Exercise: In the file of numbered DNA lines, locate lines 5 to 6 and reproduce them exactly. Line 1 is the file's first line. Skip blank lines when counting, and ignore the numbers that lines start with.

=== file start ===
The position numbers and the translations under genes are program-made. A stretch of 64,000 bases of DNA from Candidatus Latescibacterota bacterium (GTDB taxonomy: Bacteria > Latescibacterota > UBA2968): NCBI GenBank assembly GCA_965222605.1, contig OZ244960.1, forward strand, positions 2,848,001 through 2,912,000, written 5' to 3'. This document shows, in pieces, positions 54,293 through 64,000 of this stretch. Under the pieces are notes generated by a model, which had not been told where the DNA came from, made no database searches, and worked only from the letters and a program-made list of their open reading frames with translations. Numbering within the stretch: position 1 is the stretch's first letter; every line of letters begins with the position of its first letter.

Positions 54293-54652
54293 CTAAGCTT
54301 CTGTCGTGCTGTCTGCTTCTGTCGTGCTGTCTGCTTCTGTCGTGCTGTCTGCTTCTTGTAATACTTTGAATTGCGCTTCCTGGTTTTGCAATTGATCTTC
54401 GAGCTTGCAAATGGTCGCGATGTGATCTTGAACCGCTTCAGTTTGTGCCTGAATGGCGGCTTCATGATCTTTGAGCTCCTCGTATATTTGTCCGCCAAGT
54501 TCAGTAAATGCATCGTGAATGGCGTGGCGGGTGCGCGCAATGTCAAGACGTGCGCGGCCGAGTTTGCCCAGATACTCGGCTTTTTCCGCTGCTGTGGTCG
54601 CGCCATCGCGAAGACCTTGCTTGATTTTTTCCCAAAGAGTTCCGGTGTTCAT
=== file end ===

54401 GAGCTTGCAAATGGTCGCGATGTGATCTTGAACCGCTTCAGTTTGTGCCTGAATGGCGGCTTCATGATCTTTGAGCTCCTCGTATATTTGTCCGCCAAGT
54501 TCAGTAAATGCATCGTGAATGGCGTGGCGGGTGCGCGCAATGTCAAGACGTGCGCGGCCGAGTTTGCCCAGATACTCGGCTTTTTCCGCTGCTGTGGTCG